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Electricity tariffs up 13.5%

The Malawi Energy Regulatory Authority (Mera) has given Escom the go-ahead to hike electricity tariffs by 13.5 percent, saying the move will enable the power utility company raise funds for some projects aimed at improving power supply.

The announcement was made in Lilongwe on Wednesday at Mera headquarters. The development means customers will now be paying K41 per unit kilowatt from K35.69 from 2nd November, 2015.

A statement released by Mera states that the move follows a performance assessment of the Electricity Supply Corporation of Malawi (Escom) to review the targets the company was given as a precondition before an earlier proposed adjustment of 18.39 percent.

“The approved tariff is intended to catalyze a financially healthy and self-sustaining electricity sector that is capable of generating sufficient revenue and creditworthiness for Escom at fair and reasonable tariffs to end users,” says the statement.

In an interview after the announcement Wednesday,  Mera Chief Executive Officer, Dingiswayo Jere, said Escom only managed to meet about 75 percent of the targets Mera set, hence the energy regulator could only allow the sole power producer to effect a 13.5 percent instead of the 18.39 percent hike.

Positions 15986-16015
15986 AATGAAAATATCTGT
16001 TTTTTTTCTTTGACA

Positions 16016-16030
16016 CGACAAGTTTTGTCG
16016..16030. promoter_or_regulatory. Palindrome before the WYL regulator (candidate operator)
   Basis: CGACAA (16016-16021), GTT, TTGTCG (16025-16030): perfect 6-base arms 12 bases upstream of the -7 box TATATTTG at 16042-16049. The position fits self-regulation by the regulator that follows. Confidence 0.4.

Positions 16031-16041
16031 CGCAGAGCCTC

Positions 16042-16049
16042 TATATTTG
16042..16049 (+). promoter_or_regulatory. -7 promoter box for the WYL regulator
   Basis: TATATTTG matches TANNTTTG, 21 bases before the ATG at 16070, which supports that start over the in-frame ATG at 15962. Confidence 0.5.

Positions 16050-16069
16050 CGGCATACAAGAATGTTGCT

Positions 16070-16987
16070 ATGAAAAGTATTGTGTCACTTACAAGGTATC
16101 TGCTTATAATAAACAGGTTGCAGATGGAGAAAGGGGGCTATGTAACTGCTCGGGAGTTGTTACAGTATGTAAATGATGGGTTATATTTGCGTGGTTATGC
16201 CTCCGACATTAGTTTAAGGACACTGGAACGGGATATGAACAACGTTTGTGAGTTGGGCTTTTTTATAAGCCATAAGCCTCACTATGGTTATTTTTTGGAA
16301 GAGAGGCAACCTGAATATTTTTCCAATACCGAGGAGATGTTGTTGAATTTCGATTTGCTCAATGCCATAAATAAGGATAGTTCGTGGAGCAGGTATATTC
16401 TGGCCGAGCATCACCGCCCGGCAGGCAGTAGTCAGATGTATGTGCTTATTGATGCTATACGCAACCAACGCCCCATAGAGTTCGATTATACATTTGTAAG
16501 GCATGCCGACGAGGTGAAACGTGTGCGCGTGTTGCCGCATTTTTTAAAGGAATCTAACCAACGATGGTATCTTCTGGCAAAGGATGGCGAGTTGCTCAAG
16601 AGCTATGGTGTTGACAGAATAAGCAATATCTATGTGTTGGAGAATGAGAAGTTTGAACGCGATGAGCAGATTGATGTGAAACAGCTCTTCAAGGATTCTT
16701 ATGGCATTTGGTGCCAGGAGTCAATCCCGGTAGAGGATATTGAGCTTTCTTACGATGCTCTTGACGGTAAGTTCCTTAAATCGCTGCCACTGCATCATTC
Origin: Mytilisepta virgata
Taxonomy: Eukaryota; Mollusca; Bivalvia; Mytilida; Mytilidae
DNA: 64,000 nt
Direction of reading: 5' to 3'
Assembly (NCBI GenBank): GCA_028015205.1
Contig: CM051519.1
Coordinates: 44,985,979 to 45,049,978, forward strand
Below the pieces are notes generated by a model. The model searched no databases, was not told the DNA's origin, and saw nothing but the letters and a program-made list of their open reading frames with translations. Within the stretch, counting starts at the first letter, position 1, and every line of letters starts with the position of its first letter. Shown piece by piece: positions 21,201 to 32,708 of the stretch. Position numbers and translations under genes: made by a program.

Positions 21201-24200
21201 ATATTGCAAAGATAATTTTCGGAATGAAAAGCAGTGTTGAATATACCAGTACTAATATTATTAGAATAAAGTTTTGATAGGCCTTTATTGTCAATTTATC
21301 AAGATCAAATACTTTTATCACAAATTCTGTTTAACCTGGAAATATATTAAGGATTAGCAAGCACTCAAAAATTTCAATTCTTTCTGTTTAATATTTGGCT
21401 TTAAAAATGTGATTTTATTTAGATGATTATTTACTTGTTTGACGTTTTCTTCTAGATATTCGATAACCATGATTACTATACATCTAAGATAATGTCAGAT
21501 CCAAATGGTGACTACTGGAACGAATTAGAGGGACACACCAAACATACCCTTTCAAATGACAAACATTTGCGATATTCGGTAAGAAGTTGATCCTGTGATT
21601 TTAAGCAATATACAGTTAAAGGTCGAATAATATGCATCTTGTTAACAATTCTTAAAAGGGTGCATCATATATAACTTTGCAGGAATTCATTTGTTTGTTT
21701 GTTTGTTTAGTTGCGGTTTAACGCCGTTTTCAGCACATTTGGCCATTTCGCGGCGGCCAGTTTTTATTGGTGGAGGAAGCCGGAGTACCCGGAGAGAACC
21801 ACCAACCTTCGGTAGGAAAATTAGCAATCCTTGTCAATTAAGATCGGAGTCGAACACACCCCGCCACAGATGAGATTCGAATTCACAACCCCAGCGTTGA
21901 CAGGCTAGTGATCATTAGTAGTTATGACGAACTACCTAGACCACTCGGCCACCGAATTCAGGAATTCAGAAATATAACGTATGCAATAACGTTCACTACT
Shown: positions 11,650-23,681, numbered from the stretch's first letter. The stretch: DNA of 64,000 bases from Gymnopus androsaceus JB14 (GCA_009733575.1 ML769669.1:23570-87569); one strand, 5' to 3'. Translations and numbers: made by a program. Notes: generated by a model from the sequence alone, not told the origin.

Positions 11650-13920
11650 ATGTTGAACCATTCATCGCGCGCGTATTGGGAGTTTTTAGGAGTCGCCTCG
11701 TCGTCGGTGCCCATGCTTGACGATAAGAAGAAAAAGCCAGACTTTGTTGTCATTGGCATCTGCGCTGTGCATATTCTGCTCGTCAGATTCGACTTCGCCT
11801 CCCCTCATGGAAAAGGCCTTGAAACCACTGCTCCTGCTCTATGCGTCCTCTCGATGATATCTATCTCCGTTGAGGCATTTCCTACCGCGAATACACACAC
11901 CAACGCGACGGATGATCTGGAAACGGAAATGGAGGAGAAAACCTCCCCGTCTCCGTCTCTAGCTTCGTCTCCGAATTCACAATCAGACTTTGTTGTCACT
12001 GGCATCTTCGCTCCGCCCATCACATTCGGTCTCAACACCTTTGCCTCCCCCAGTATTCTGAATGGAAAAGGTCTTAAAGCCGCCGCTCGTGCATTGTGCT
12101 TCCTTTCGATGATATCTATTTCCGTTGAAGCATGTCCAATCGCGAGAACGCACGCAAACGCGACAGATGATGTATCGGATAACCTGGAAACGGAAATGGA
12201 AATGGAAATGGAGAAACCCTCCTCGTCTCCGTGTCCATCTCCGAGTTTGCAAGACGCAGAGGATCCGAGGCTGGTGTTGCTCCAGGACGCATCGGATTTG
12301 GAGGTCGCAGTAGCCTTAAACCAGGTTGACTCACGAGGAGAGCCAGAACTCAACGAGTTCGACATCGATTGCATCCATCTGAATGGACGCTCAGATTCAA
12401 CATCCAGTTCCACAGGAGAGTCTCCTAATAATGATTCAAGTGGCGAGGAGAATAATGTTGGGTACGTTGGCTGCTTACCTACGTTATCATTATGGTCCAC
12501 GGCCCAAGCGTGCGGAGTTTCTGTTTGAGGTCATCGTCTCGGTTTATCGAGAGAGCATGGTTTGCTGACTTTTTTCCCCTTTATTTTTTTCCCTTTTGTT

“Mera will continue to monitor Escom’s performance on the agreed performance indicators to ensure continued improved performance by Escom and that electricity consumers get value for money,” said Jere.

Last year, Mera granted Escom a 37.28 percent tariff hike to be implemented gradually over the three-year period until 2017.

According to Mera, during the review period, the board observed that the impact of the depreciation of the kwacha and the rising inflation has eroded the value of the current average electricity tariff.

The 13.5 percent tariff increase has been implemented in the first year of the tariff hike rollout which will follow subsequent hikes scheduled for 1st July 2016 and 1stJuly in 2017.

Commenting on the issue, Consumer Association of Malawi (Cama) Executive Director, John Kapito, described the tariff increase as shocking coming at a time when the issues they raised when Escom submitted its application for a tariff hike have not been addressed.

Kapito said Escom has failed to meet all the key performance indicators that were agreed with Mera on behalf of the public.

“They are trying to increase tariffs on a product that does not exist….Are you simply going to raise money on a product that does not exist? Are you going to raise money for not providing the public services?

“Escom is being rewarded for something which it is failing to do. I find this approach as an insult and I find this approach by both Mera and Escom to be very [unfortunate] because it undermines what we consumers are going through to get electricity,” said Kapito.

He, therefore, warned of unspecified action if Mera does not reverse its decision.

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